Can an employerfire someone if they are injured twice on the job?

UPDATED: Jan 21, 2011

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Can an employerfire someone if they are injured twice on the job?

I am a laborer and work in a factory. My employer said that if I get injured on the job 2 times and go to the hospital, they will fire me. No matter what the circumstances are. I got hurt the other day at work and I didn’t want to go to the hospital because I don’t want to get hurt by accident again and it be really serious and get fired from my job. I had a staple go through my fingernail to the bottom of my finger where it came out at. I just want to know if this rule at my work is actually legal?

Asked on January 21, 2011 under Employment Labor Law, Missouri


SJZ, Member, New York Bar / FreeAdvice Contributing Attorney

Answered 12 years ago | Contributor

There is no hard and fast rule--it depends on the circumstances. An employer should not fire someone for being injured on the job when it's not their fault, whether it was the first time, second, tenth, etc. On the other hand, if the injury occured because an employee was not following safety instructions or procedures, not using safety gear, was being careless or inattentive, etc., then it may well be the case that they could be fired lawfully--employers may fire people for violating work rules and directives, and are not required to expose themselves to legal liabilty because an employee won't take care. So really depends alot on whether you have some fault or not in the injury.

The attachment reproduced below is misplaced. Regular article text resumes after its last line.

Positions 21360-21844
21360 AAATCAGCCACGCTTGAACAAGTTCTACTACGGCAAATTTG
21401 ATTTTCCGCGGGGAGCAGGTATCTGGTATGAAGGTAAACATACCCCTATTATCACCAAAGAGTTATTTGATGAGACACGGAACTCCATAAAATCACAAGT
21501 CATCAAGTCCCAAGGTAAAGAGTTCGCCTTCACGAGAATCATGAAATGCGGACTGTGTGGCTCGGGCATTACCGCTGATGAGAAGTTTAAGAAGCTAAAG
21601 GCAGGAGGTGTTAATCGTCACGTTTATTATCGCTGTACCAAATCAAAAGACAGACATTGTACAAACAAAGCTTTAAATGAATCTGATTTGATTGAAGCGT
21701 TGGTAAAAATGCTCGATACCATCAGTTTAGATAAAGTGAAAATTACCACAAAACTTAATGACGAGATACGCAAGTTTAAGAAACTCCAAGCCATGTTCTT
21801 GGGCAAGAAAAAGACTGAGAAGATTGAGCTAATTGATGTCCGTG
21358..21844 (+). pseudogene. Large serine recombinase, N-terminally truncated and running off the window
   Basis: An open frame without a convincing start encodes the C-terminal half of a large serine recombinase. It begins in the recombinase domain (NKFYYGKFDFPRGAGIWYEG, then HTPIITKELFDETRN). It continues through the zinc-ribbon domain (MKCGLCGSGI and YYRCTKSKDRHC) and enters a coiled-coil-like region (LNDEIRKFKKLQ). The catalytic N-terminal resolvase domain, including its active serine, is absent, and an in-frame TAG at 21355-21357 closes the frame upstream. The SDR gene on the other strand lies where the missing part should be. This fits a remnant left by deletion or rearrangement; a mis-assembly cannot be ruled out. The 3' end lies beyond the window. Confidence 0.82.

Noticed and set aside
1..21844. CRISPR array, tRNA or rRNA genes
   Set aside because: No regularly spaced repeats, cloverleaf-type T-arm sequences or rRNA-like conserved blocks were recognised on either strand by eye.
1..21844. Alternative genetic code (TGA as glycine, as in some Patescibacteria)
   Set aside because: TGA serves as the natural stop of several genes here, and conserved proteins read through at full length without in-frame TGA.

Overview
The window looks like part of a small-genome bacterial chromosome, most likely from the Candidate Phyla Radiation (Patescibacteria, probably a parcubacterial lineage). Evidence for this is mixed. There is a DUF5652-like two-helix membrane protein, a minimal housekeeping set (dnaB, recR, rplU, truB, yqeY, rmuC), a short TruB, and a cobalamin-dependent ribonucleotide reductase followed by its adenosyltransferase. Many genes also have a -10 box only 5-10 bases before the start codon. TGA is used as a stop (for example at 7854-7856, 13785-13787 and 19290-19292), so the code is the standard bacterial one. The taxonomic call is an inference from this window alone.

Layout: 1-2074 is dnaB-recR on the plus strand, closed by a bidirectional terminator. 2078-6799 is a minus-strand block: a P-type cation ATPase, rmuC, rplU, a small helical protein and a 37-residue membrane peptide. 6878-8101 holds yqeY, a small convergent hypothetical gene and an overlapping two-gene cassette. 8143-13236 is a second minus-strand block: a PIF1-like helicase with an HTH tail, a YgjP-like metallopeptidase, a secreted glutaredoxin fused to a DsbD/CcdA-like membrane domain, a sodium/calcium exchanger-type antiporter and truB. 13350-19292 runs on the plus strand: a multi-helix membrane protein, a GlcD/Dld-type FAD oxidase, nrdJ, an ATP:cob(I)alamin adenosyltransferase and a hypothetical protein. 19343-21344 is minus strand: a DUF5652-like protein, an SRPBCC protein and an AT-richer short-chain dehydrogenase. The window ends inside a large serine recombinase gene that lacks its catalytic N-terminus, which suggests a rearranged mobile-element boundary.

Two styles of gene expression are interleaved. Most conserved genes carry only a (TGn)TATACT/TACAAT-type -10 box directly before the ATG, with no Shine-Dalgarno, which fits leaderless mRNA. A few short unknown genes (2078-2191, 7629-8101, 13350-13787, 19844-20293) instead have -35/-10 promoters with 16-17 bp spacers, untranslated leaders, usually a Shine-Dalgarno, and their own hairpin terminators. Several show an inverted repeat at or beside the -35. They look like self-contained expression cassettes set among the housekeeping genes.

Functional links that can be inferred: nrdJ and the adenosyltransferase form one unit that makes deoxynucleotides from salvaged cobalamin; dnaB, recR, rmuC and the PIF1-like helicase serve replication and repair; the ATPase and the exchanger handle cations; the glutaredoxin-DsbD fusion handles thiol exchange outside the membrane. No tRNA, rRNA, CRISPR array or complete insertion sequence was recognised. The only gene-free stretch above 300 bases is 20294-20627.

IMPORTANT NOTICE: The Answer(s) provided above are for general information only. The attorney providing the answer was not serving as the attorney for the person submitting the question or in any attorney-client relationship with such person. Laws may vary from state to state, and sometimes change. Tiny variations in the facts, or a fact not set forth in a question, often can change a legal outcome or an attorney's conclusion. Although has verified the attorney was admitted to practice law in at least one jurisdiction, he or she may not be authorized to practice law in the jurisdiction referred to in the question, nor is he or she necessarily experienced in the area of the law involved. Unlike the information in the Answer(s) above, upon which you should NOT rely, for personal advice you can rely upon we suggest you retain an attorney to represent you.

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